Going to the Chapel

VA Tech Mem Chapel
Originally uploaded by p2son.

Here at the annual national gathering of theFriends General Conference, I was more than a little shocked when, with the other queer Quakers, (FLGBTQC) we entered Virginia Tech’s Memorial Chapel for worship and faced a wall of very hunky, near naked men in stone.

Needless to say, settling into stillness required extra effort on my part.

Besides the stimulating worship, the start of FGC and the connections (and reconnections) both comfort and challenge me. So many thoughtful people who take their roles as humans seriously.

Together we look carefully at the environment, the war in Iraq and elsewhere, anti-racism and of course Quakerism.

I bumped into two bloggers today! Liz Op and Quaker Ranter.

Tuesday afternoon we will hold a rally, Let Love Choose which will publically protest anti-gay initiatives in Virginia and elsewhere while making a case for marriage equality.

I am in good company.

This post has 5 Comments

  1. Joe G. on July 4, 2005 at 6:33 am

    Earlier today I had posted my hopes that Quaker bloggers would post about how FGC was going. Thanks for this update. Glad you’re in good company!

  2. Ol Cranky on July 4, 2005 at 7:29 pm


    I’m so sorry I missed you when you were in Philly 🙁

    I’m glad to see you took pics of the War Memorial Chapel at Tech. Even as a Jew I found it quite a powerful place (granted the first time I went inside was my Junior year for the memorial service of a classmate).

    Throw a round at Ton 80 and make sure the folks at WUVT chat you up right & proper!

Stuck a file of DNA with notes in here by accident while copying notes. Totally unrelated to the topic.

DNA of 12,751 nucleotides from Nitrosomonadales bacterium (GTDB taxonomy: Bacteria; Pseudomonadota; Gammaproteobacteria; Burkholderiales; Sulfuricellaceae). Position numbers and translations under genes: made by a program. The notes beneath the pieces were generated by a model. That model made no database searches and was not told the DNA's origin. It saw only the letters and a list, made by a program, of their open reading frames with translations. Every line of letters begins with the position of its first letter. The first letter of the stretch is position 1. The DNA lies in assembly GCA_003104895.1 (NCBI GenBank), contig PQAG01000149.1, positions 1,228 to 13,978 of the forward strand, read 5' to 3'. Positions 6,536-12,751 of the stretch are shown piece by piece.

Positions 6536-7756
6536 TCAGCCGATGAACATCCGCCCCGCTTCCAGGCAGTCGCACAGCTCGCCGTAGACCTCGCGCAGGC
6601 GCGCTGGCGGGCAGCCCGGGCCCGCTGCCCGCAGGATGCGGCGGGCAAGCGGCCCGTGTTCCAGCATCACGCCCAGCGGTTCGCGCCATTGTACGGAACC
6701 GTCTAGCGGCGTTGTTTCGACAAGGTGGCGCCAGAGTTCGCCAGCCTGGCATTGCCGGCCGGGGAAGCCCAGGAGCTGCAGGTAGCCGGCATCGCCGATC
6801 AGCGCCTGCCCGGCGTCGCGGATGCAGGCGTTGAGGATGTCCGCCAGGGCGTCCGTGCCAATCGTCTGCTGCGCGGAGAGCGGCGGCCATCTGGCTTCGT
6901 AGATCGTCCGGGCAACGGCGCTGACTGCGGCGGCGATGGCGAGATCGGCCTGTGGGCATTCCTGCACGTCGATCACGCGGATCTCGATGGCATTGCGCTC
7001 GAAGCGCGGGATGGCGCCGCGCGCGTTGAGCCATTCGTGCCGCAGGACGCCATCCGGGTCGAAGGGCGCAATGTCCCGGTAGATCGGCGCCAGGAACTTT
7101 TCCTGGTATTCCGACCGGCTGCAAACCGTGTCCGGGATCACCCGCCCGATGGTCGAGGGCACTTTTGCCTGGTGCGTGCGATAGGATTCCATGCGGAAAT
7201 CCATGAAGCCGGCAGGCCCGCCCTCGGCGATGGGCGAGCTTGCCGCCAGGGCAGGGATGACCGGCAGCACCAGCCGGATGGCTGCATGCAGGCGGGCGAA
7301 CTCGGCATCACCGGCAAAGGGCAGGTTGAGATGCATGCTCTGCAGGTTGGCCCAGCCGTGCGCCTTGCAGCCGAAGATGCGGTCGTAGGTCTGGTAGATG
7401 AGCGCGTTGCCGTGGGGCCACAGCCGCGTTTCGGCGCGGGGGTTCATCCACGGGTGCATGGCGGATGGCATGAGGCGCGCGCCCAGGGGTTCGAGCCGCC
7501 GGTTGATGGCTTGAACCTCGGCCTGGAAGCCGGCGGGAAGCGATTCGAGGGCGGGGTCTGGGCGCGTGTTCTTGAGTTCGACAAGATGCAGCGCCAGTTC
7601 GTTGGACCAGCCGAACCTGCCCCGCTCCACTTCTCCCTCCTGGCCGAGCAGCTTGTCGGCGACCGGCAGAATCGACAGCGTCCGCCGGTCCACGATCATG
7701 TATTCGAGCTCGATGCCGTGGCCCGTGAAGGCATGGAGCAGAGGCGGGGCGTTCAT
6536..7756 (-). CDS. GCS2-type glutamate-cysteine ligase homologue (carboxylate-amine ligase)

3. Peterson Toscano on July 5, 2005 at 1:02 am

    would love to have seen you in Philly. I feel certain that I will get back soon. I will keep you posted.

    Not sure about the round at Ton 80 (what exactly does that mean???)

    About to go see the fireworks for the 4th. Very pretty country here. Although Quaker worship in a war memorial chapel is surreal. Still it is a lovely chapel.

  4. Jennifer on July 6, 2005 at 12:26 pm

    Comparatively, this is like an ex-alcoholic going into a bar, or an ex- drug addict being around people taking drugs. The thoughts, feelings and urges are still there, but they must be supressed. Similar to the Islamics around the world who fast during Ramadan, or the Buiddhists who refrain from wanting: wanting material objects, or anything else. Like the rebellious teenager who wants to go vandalize someone’s property or graffiti a train or bridge. Concentration would of course take extra effort to do, especially when trying to avoid these temptations.

  5. Contemplative Activist on July 6, 2005 at 4:13 pm

    Indeedy – phoar, I bet your hearts were a-racing 😉

    I’m glad you’re having such a good time – it sounds like a really exciting group of people.

Leave a Comment